Orange & Rockland propose rate hike
Orange & Rockland Utilities has proposed a pair of revised rate increases for Rockland residents, changes which now await public hearings and state approval.
The utility is awaiting the Public Service Commission’s go-ahead to charge $18.1 million more in electric rates and $49.2 million more in natural gas rates. The charges would be broken down into a $1.85 monthly charge for electricity and a $9.67 monthly charge for natural gas.
Consequently, electric rates would see an uptick through October 2017 while gas rates would be up through October 2018. The increases average out to $11.52 more per month for Orange & Rockland ratepayers.
According to Orange & Rockland spokesman Michael Donovan, the rates would cover expenses from new infrastructure, property taxes and ongoing post-Superstorm Sandy recovery efforts.
Modified East Ramapo bill rejected by Assembly Democrats
An amended version of an East Ramapo oversight bill was rejected on Tuesday by Assembly Democrats who argued the changes weakened the proposal too much.
The bill was initially passed in the State Assembly by Assemblyman Kenneth Zebrowski and Assemblywoman Ellen Jaffee, both of whom represent East Ramapo. In the Assembly version, a state monitor would be appointed to oversee the district and work with the elected school board to create a long-term fiscal plan.
A companion bill sponsored by Sen. Davi Carlucci in the Senate similarly established oversight, but also included substantive changes to make the proposal more appealing to Republican legislators critical of the bill. Carlucci’s bill would expand the power of the Comptroller’s Office over financial and operational reviews of the district, limit the authority of the monitor by removing its veto power and cut the oversight period from five to two years.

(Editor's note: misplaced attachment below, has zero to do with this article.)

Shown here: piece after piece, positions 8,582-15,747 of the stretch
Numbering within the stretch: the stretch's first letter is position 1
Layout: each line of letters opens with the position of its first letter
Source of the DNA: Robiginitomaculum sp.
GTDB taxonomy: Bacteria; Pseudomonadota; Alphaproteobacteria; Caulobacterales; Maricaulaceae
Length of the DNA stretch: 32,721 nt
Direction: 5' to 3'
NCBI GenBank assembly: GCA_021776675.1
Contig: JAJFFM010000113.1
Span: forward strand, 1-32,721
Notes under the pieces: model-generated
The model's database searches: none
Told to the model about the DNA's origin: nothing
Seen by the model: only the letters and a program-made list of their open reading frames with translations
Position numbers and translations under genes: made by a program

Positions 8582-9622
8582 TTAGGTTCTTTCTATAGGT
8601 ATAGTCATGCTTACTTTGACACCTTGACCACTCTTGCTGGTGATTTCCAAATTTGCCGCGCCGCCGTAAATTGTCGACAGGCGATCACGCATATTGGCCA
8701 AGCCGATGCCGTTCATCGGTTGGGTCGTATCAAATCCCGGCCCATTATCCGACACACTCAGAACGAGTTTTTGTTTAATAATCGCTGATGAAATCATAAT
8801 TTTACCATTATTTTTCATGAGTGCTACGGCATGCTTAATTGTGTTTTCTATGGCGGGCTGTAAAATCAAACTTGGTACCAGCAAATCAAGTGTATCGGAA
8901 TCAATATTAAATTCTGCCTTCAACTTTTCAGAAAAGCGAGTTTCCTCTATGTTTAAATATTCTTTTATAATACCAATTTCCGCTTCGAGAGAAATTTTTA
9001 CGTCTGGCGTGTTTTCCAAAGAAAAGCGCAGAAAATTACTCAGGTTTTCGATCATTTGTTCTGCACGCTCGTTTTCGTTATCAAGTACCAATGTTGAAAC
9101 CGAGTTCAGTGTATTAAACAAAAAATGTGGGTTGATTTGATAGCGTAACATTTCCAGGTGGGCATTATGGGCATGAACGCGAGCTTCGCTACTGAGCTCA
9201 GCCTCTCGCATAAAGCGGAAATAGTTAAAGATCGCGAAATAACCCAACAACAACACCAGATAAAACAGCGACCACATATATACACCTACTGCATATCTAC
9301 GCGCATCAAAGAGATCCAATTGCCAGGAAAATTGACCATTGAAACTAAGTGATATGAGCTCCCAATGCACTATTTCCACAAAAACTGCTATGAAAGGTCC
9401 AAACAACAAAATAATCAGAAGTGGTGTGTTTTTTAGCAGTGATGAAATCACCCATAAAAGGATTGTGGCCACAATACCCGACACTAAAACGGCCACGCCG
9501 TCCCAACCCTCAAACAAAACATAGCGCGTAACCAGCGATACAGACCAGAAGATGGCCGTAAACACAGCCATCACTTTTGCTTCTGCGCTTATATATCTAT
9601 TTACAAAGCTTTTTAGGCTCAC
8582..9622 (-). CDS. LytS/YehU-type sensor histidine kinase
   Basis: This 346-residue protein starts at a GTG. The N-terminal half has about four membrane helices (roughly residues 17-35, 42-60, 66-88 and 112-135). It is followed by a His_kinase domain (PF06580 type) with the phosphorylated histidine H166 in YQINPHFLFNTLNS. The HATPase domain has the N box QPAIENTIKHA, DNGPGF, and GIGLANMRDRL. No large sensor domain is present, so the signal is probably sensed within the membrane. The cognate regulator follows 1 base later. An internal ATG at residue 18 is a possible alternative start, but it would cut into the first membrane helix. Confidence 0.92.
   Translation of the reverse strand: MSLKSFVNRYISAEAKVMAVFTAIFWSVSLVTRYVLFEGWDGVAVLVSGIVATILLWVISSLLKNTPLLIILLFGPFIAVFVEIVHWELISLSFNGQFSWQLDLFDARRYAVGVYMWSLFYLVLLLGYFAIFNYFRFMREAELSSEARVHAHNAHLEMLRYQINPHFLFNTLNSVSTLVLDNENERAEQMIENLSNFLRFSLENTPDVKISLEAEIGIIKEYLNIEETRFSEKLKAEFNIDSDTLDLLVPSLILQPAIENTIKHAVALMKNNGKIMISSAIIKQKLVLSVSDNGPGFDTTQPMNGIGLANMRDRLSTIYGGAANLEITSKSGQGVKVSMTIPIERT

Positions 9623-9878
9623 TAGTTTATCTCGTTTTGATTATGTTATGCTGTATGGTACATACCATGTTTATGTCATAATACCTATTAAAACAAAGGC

Jaffee and Zebrowski, though critical of the expansion of Comptroller’s role and the cuts to the monitor’s authority, stated they are negotiating in good faith to reach a compromise before the current legislative session ends.
State Legislature passes new restrictions on sex offenders
The New York State Legislature passed new regulations last week governing sex offenders, closing loopholes in state law to strengthen residency requirements.
The law prohibits convicted sex offenders from living within 1,000 feet of any school building regularly used for instructional purposes, including all day care facilities. Older regulations unintentionally excluded some pre-kindergarten and daycare facilities, leaving them legally-accessible to sexual predators.
The law, which was inspired in part by failed local laws which established similar buffer zones, was proposed in response to the legal residence of a Level 3 sex offender near a daycare center in Clarkstown. Similar local laws have been repeatedly struck down when judges frequently upheld precedent allowing only state authority over sex offender registry requirements.
Haverstraw woman sentenced to probation for identity theft
A Haverstraw woman faces five years of probation for falsely-reporting that she had been robbed while taking her employers’ money to the bank.